Spike was put on seizure medication, drugs that made him hyperactive and still didn't curb the epileptic episodes. On a visit to a neurologist, the boy had a seizure right in the office.
The seizures increased to 10 a day, then 20 a day. "Sometimes, he'd get a cluster of them, four or five at once," Parrent said.
In late January, the family took Spike to Duke University to see one of the world's leading pediatric neurologists, Dr. Mohamad Mikati.
"Spike was completely bedridden, but aware," Parrent said. "In the middle of seizure they would say a phrase completely out of context -- 'pink giraffe' -- and when they would ask him, 'What did I say?' when he was fully conscious, he would get it right. He could hear everything."
A series of drugs didn't work. Now the seizures were coming 50 times a day. At one point a team of specialists convened just to discuss Spike's unusual condition.
"Often at a conference, a patient will have three doctors involved -- Spike had 24," his father said. "We had absolutely everybody and kudos to Duke for flooding the resources in."
Soon the seizures were up to 70 a day and brain imaging couldn't find what was causing them, Duke doctors recommended surgery.
Surgeons drilled through the skull and took a biopsy to rule out cancer.
"The surgeon came out shaking his head -- he had never seen anything like this," Parrent said. "It was a material they couldn't identify. ... It indicated something might be going on, but nothing obvious."
Grasping at straws, Spike's family tried alternative medicine: a strict ketogenic diet that can change the body chemistry.
The ketogenic diet forces the child's body to burn fat around the clock by making fat the main food and keeping carbohydrates or sugars low. According to the Epilepsy Foundation, doctors don't know why a diet "that mimics starvation" by burning fat for energy works, but for some, it prevents seizures.
"We measured to the 10th of every gram for every meal, typically a cup of heavy cream and several ounces of butter and small piece of meat and one piece of broccoli," Parrent said. "It was horrible and he never had any relief from it."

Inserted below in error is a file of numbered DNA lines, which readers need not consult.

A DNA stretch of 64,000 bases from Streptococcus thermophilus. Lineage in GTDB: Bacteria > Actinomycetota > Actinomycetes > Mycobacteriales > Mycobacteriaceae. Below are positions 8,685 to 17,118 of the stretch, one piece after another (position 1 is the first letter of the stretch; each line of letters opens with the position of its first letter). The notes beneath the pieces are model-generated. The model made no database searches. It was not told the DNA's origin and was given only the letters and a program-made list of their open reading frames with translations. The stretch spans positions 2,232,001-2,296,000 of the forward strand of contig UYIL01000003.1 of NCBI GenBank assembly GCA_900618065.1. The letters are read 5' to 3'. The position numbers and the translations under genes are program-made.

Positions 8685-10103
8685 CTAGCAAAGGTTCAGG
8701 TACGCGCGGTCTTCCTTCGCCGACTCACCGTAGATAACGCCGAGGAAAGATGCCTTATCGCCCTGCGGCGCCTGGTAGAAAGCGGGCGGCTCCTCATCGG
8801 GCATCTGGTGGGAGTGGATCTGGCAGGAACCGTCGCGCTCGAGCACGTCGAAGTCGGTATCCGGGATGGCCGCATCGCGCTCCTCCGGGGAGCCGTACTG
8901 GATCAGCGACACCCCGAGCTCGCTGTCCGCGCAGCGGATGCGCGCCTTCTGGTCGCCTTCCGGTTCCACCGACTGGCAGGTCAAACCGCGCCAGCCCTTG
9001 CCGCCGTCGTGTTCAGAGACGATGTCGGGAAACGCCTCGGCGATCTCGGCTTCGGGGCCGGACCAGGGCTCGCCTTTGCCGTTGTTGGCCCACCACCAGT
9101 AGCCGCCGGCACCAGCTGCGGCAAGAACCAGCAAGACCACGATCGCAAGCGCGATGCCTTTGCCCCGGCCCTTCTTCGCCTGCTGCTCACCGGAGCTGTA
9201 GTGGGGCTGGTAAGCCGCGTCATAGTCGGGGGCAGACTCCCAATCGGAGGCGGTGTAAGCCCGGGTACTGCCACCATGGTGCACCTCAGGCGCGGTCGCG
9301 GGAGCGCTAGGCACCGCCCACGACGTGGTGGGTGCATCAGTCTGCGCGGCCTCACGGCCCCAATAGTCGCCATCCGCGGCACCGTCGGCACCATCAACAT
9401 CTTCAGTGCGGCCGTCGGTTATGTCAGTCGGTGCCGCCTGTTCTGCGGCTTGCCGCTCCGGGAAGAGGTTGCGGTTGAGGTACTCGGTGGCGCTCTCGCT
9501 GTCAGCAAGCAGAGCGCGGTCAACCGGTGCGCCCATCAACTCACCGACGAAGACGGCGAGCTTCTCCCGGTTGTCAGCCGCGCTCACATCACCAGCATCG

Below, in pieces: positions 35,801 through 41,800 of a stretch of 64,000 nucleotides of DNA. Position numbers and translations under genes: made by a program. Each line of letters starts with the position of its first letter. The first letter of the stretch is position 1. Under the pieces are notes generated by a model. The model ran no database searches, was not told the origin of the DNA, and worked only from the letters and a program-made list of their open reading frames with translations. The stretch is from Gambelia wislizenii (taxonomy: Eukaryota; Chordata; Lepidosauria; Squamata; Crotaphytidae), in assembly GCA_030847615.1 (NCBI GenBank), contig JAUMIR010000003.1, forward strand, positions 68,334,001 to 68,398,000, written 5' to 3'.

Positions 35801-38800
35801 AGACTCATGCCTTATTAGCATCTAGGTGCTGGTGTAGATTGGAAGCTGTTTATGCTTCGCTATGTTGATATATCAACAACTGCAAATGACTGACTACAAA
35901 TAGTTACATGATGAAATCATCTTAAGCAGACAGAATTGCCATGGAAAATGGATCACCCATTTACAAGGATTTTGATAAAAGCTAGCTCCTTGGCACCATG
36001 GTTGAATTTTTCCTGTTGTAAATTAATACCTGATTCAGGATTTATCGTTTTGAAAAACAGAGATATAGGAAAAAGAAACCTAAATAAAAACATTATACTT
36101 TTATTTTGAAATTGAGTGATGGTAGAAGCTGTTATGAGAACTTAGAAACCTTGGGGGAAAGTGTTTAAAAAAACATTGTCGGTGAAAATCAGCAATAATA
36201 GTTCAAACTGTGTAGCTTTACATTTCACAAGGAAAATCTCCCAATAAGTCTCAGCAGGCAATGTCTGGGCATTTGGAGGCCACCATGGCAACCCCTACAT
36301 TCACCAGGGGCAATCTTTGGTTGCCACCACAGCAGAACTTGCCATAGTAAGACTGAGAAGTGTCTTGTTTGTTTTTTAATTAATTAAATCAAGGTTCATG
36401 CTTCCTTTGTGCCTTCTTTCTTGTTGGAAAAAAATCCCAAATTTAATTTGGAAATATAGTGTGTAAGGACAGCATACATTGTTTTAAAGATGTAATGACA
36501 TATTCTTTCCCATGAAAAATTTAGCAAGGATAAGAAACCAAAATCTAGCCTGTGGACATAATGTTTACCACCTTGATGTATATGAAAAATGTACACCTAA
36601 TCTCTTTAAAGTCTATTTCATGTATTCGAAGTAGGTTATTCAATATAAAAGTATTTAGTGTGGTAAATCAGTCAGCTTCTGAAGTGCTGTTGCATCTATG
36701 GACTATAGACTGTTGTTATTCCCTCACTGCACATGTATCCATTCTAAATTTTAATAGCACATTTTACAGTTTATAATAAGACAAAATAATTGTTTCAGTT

After three days on the diet in the hospital, Spike's seizures subsided for 24 hours.
"We were stunned," he said. And at home, Spike "stuck the diet like no one else. He didn't go off it once."
At one point a technician doing an EEG offered the boy a lollipop and Spike refused.
Spike, now 4, never lost his upbeat personality.
"He was a favorite on the ward," his father said. "He accepted everything without a complaint the entire sickness."
And he never lost his sense of humor.
"Dr. Mikati met with us and showed us the actual EEG tracings. After he left, Spike asked to see what the EEG looked like," Parrent said. "He looked at the tracings for awhile and then pointed to the more active parts of the EEG. 'So,' Spike said, 'This part shows the spikes and these are slowing and here are the seizures.'"
His father confirmed he was right and Spike added, "From now on, I want to be called Mr. Smooth. I don't want any more spikes."
Spike stayed on the ketogenic diet for six months, but by August the seizures came back with a vengeance. A series of MRIs revealed a shadow, suggesting a genetic malformation of the right side frontal lobe of his brain.
Doctors at Duke referred Spike to the Cleveland Clinic. Doctors thought the brain was operable and surgery was scheduled.
Spike's last seizure was on Nov. 9, 2011, the day of his final surgery.
Today, at 6, Spike is thriving.
"His attention span is better," his father said. "His intelligence is fully there and he reads and writes. As we took him off the drugs, he's doing much better in school and is still incredibly bright and happy. Nothing prevents him from doing anything he wants. He's a normal kid in all regards."
His family later learned a malformation from birth was causing the seizures and surgery had corrected that.
"It was waiting there like a bomb," his father said. "It would have killed him."